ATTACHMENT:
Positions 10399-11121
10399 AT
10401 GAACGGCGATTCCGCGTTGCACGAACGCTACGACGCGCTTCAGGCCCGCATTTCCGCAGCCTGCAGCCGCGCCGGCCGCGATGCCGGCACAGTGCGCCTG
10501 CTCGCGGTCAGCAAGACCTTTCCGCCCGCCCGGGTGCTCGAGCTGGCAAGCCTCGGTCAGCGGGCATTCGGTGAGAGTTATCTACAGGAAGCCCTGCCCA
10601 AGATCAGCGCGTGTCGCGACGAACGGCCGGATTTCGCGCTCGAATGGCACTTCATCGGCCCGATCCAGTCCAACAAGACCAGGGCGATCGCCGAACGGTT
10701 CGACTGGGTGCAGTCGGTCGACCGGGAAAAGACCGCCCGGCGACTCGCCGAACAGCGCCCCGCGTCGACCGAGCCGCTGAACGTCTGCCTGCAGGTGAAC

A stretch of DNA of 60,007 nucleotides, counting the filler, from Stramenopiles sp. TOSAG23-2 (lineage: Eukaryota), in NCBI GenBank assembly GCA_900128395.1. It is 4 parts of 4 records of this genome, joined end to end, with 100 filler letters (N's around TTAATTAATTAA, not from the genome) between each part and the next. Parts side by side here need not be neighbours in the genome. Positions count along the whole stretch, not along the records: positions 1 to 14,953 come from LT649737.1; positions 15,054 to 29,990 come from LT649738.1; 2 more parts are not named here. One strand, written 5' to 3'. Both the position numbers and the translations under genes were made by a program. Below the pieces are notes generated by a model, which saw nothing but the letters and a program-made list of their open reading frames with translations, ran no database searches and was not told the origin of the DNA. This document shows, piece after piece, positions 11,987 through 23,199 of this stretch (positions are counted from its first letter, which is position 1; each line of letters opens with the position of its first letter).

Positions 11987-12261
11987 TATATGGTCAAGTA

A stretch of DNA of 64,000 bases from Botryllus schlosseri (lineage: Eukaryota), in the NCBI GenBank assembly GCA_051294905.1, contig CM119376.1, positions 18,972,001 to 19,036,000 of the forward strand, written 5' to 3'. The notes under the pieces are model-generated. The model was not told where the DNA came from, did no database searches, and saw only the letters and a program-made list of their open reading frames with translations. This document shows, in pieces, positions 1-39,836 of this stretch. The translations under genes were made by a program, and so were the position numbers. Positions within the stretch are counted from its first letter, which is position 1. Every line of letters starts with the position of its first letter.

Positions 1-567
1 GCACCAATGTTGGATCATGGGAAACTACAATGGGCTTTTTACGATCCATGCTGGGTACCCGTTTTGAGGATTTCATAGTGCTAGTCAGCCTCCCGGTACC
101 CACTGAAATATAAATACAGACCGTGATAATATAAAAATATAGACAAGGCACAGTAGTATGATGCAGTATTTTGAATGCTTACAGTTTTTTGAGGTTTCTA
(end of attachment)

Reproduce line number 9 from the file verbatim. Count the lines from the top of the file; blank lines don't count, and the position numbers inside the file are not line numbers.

11987 TATATGGTCAAGTA